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Excessive smartphone usage linked to health issues in adolescents

In a recent comprehensive investigation involving over 50,000 young individuals from Korea, experts found that excessive smartphone usage, defined as more than four hours daily, correlated with an increase in negative mental health outcomes and substance abuse. 

This study, conducted by Jin-Hwa Moon and Jong Ho Cha from Hanyang University Medical Center in Korea, was recently published in the journal PLoS ONE.

Surge in smartphone usage 

Previous studies have highlighted a surge in smartphone usage among younger demographics, linking it to various health concerns including psychiatric conditions, sleep disturbances, ocular issues, and musculoskeletal problems. 

Interestingly, some emerging studies suggest that moderate daily internet use might actually contribute positively to the physical and mental well-being of this age group.

Focus of the study

To further explore how smartphone usage impacts the health of adolescents, Moon, Cha, and their team delved into more than 50,000 responses from the ongoing Korea Youth Risk Behavior Web-based Survey, which included responses from 2017 and 2020. This comprehensive dataset encompassed daily smartphone usage times and various health indicators. 

The team employed sophisticated statistical methods, such as propensity score matching, to adjust for potential confounding variables like age, gender, and socioeconomic background.

Key insights

The findings revealed a notable increase in smartphone usage among adolescents from 2017 to 2020, with those exceeding two hours of daily use jumping from 64.3 to 85.7 percent. 

Alarmingly, adolescents engaging in over four hours of smartphone use daily exhibited higher instances of stress, suicidal ideation, and substance abuse compared to those with less than four hours of usage. 

Conversely, moderate use of one-two hours daily appeared to be less problematic than not using a smartphone at all.

While the study stops short of establishing a direct cause-and-effect relationship between smartphone usage and adverse health impacts, its insights are crucial for developing future guidelines for adolescent smartphone use, particularly as these usage patterns continue to evolve.

Smartphones and mental health in adults

Smartphones and their impact on adult mental health is a topic of ongoing research and debate.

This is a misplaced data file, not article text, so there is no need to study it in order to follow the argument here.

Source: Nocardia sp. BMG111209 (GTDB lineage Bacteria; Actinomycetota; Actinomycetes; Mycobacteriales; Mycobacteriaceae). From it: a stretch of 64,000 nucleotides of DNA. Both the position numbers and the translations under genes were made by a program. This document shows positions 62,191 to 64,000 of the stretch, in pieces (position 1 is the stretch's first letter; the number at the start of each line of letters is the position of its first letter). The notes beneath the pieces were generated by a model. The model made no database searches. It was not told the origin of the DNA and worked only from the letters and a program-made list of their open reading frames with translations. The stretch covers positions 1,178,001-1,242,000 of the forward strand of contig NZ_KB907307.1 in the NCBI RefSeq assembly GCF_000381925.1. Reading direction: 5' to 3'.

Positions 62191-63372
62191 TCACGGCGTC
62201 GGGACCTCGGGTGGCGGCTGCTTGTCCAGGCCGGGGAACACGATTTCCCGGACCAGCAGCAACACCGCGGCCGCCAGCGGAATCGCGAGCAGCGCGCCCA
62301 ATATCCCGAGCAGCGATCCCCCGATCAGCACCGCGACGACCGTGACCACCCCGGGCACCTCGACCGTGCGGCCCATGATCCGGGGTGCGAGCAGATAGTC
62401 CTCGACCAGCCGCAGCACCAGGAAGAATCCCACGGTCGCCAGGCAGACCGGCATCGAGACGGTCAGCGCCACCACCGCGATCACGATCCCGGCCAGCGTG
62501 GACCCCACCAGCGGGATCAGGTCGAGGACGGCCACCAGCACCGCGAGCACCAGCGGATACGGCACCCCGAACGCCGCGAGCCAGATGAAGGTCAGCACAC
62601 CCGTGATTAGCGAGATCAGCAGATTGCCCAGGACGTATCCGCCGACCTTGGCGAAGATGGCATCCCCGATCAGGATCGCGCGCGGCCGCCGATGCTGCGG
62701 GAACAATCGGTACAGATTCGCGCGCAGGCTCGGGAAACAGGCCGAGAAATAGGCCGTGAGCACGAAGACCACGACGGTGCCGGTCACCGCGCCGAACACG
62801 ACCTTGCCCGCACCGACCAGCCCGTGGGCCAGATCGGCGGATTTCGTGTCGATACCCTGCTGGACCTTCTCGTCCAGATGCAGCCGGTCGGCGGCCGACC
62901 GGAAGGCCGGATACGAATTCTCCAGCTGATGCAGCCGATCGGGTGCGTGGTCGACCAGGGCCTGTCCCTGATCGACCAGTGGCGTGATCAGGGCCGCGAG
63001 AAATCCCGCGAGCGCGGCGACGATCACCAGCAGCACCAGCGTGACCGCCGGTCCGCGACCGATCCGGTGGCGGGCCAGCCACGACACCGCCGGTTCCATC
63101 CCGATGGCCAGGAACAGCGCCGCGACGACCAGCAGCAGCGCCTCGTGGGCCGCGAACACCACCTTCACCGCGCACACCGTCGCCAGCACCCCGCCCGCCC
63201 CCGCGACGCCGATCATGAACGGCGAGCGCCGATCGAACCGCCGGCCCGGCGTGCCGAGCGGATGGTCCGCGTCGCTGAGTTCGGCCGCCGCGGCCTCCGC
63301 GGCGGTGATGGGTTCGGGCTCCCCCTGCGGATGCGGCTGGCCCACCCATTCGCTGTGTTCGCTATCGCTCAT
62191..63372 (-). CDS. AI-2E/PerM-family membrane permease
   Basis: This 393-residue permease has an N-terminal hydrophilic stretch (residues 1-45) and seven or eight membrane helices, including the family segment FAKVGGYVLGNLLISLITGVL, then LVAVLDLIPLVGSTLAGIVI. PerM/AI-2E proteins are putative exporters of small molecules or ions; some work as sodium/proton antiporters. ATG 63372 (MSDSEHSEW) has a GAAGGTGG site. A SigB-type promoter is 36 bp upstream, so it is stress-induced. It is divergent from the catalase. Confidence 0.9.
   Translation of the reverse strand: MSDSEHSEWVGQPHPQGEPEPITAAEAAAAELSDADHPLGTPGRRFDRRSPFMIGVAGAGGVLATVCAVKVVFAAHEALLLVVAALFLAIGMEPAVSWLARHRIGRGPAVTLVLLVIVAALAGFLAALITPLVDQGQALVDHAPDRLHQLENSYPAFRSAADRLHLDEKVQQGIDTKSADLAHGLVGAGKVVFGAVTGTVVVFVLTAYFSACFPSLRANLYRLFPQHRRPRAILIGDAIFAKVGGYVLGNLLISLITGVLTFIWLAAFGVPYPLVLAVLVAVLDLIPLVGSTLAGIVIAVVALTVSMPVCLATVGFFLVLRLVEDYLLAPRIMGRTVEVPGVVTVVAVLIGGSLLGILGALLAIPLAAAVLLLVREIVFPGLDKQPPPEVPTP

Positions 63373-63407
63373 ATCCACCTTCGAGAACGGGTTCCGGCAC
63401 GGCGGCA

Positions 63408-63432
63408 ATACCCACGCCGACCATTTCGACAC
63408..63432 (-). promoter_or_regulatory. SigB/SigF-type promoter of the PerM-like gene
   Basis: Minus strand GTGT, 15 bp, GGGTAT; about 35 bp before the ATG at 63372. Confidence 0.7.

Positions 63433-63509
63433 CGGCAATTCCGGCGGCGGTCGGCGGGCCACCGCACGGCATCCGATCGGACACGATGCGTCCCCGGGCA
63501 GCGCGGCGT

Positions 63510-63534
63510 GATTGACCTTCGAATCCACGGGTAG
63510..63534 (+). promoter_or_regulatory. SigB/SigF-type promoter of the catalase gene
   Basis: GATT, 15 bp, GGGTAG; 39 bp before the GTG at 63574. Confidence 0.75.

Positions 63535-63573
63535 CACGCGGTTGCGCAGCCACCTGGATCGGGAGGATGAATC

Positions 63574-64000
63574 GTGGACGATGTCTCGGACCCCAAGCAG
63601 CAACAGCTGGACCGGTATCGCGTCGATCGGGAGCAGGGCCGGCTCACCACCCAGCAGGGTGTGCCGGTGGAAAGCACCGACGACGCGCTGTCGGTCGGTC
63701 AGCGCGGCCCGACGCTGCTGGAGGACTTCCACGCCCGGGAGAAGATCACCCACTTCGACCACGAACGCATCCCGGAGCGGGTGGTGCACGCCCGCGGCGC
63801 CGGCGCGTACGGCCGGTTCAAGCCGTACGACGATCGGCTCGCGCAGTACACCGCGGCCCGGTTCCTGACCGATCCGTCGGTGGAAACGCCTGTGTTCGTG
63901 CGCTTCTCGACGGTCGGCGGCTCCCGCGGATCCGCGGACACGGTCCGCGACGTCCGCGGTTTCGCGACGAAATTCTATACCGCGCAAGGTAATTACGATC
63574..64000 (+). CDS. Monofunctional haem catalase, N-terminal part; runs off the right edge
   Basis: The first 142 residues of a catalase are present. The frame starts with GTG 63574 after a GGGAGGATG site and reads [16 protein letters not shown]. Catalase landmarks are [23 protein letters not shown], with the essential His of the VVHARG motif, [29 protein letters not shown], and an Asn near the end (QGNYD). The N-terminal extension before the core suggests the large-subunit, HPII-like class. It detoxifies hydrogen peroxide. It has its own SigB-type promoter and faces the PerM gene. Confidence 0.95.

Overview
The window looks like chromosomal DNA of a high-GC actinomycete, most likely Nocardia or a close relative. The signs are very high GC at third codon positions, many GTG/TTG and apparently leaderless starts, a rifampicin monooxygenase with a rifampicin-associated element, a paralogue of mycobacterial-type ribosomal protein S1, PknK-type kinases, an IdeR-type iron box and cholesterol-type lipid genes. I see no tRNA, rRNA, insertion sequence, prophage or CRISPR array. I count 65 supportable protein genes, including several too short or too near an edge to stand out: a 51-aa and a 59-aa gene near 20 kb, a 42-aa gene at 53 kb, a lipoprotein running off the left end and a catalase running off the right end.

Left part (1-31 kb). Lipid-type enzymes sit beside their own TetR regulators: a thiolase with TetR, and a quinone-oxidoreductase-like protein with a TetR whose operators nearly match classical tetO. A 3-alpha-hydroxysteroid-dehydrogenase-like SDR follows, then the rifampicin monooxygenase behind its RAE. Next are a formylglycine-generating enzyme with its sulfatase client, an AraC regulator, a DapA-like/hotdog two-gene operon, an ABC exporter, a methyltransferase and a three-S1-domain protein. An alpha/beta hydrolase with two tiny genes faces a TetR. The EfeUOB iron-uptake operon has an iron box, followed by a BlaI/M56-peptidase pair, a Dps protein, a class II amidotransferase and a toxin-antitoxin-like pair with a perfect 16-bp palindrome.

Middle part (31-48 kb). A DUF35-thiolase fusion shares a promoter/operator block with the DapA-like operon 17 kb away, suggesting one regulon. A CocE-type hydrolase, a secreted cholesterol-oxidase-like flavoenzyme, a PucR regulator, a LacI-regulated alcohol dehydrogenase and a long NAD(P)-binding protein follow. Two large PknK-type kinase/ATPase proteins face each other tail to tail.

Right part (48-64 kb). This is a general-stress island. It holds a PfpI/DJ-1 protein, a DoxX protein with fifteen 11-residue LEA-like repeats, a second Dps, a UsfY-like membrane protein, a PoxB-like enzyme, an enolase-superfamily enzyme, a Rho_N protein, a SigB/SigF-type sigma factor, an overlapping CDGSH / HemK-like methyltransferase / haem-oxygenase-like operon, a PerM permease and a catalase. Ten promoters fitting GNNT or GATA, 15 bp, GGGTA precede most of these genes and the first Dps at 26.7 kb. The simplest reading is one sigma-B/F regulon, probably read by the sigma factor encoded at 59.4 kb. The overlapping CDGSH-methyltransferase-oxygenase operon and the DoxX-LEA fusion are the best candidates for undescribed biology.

Smartphones enable constant connectivity and instant communication, which can be both beneficial and detrimental. They allow people to stay in touch with friends and family, which can be positive for mental health. However, this constant connectivity can also lead to feelings of being overwhelmed and unable to disconnect.

Social media 

Many adults use smartphones to access social media. While these platforms can provide a sense of community, they can also lead to negative mental health outcomes through comparison, cyberbullying, and the pressure to maintain a certain online image.

Information overload

Smartphones give access to an endless stream of information and news. This can cause stress and anxiety, especially when the news is negative or when the user feels compelled to constantly stay updated.

Sleep disruption

The use of smartphones, particularly before bedtime, can disrupt sleep patterns. The blue light emitted by screens can interfere with the production of melatonin, a hormone that regulates sleep.

Addiction and dependency

There’s growing concern about smartphone addiction, where individuals may become overly reliant on their devices, leading to issues like neglect of personal relationships, reduced productivity, and increased anxiety and depression.

Positive apps 

On the bright side, smartphones provide access to mental health resources, like meditation apps, online counseling, and mood-tracking tools. These can be beneficial for managing stress, anxiety, and other mental health issues.

Variability in impact

The impact of smartphones on mental health can vary widely among individuals, depending on factors like the amount of usage, the type of content consumed, and the individual’s pre-existing mental health status.

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